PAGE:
Fernando Botero, Crucifixion, 2011, oil on canvas, 81 1/8 x 59".

Fernando Botero

Marlborough | Midtown

Fernando Botero, Crucifixion, 2011, oil on canvas, 81 1/8 x 59".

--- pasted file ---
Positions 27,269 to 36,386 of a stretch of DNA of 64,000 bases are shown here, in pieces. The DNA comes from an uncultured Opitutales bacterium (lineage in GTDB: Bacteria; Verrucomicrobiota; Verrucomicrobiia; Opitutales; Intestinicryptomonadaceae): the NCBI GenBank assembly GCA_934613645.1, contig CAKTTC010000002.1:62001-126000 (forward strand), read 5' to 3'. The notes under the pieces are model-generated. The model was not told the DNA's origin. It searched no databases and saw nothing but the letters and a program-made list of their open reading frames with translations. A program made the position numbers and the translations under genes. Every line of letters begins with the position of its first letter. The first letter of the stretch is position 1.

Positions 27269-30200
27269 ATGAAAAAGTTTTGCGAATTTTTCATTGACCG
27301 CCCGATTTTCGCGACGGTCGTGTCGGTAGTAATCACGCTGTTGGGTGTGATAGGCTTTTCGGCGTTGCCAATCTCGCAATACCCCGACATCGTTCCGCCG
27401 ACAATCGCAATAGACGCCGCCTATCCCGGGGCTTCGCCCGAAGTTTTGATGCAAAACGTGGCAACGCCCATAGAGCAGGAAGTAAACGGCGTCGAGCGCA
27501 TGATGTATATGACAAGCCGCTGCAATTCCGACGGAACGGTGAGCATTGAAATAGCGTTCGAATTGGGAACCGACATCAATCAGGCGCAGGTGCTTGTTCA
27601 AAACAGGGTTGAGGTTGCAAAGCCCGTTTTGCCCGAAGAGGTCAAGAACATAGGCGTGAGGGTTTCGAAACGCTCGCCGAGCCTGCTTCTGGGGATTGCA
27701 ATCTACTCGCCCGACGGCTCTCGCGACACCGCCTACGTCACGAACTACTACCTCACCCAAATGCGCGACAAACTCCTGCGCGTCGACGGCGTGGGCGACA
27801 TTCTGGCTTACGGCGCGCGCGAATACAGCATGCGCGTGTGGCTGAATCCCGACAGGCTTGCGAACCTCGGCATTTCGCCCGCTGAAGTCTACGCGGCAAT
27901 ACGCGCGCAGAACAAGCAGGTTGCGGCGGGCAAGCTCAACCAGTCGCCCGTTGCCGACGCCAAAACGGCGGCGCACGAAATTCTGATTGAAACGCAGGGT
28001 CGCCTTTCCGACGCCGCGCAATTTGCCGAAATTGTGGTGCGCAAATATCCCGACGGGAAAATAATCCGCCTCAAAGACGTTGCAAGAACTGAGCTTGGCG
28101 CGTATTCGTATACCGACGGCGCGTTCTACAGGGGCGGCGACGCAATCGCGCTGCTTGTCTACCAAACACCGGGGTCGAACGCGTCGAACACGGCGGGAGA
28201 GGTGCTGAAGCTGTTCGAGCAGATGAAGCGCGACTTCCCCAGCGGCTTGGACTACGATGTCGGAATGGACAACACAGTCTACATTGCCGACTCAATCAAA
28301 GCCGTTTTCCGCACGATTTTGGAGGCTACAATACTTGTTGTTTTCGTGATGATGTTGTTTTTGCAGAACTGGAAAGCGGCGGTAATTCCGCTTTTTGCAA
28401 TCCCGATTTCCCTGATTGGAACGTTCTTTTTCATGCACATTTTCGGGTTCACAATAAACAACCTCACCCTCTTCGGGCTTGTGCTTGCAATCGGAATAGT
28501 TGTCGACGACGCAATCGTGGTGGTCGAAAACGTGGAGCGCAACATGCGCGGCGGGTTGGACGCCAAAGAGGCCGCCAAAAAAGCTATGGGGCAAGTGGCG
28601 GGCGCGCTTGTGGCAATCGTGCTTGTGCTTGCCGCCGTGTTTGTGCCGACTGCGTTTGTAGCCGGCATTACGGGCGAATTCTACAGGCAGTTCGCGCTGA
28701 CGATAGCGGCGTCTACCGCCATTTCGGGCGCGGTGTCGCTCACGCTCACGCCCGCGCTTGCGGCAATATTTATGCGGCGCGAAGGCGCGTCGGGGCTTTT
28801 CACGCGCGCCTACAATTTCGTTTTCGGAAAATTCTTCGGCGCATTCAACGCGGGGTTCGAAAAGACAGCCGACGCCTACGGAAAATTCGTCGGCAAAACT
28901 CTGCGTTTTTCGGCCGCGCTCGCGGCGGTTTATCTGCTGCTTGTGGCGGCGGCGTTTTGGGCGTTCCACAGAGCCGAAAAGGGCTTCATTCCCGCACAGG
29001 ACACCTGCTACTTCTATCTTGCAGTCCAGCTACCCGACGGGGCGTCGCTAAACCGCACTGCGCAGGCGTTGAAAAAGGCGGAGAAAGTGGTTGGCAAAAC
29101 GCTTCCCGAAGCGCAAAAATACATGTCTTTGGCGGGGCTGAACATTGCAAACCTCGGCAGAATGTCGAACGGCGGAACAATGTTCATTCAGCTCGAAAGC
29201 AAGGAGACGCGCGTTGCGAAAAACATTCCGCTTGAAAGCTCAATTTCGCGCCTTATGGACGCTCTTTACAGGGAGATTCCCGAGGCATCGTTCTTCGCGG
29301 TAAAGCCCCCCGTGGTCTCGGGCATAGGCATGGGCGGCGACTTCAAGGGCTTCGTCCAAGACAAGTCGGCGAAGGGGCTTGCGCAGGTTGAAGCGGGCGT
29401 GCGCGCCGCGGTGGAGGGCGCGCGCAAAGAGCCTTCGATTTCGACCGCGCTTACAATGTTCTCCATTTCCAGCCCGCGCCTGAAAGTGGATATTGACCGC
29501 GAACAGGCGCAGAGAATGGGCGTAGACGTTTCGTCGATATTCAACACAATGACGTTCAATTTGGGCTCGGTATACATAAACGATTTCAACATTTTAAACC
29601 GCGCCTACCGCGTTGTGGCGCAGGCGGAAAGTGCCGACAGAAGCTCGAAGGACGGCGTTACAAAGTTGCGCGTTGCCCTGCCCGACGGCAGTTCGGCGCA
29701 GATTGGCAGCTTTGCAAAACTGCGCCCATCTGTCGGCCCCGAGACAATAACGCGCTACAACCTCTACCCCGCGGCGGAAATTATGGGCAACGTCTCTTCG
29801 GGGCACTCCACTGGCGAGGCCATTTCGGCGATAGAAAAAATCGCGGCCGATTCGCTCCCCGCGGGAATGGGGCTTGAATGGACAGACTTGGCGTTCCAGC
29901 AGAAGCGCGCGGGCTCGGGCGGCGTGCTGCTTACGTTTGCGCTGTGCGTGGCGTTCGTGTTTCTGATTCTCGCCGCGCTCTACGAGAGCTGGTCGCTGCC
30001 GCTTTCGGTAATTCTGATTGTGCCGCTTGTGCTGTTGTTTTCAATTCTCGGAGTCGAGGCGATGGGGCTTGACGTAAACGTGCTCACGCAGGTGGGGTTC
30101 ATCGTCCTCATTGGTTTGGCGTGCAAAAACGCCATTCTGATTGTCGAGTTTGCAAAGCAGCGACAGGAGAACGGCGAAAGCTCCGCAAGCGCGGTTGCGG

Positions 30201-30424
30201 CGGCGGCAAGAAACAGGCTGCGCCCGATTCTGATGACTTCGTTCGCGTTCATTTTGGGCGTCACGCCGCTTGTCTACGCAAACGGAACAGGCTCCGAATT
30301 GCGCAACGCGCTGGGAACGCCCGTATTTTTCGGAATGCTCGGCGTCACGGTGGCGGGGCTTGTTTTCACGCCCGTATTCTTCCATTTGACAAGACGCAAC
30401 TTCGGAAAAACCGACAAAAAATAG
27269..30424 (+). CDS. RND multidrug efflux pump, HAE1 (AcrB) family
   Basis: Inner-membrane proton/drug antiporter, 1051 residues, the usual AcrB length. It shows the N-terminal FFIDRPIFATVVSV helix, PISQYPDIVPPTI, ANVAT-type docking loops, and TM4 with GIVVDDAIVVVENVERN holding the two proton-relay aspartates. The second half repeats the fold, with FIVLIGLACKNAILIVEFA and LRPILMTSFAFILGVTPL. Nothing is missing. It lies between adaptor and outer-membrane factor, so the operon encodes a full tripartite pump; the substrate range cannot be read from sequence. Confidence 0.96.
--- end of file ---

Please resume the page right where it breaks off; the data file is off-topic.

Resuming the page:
The theme of helpless victim and arrogant victimizer recurs again and again in the art of Colombian-born painter Fernando Botero. From his earliest works, made in the 1980s, which deal with dictatorial power in Latin America, to his brutal 2006 paintings portraying torture at Abu Ghraib, Botero repeatedly addresses the theme of man’s inhumanity to man, the humiliation and violence human beings have perpetuated upon each other since time immemorial. This exhibition took as its theme yet another event charged with cruelty and suffering: the Passion of Christ. Throughout the series of twenty-seven paintings (and thirty-four accompanying drawings), Roman soldiers serve as symbols and instruments of authoritarian rule. It is Roman soldiers who arrest Christ in The Kiss of Judas, 2010, a Roman soldier who beats Christ in The Scourge, 2011, and a Roman soldier who stands astride Christ’s

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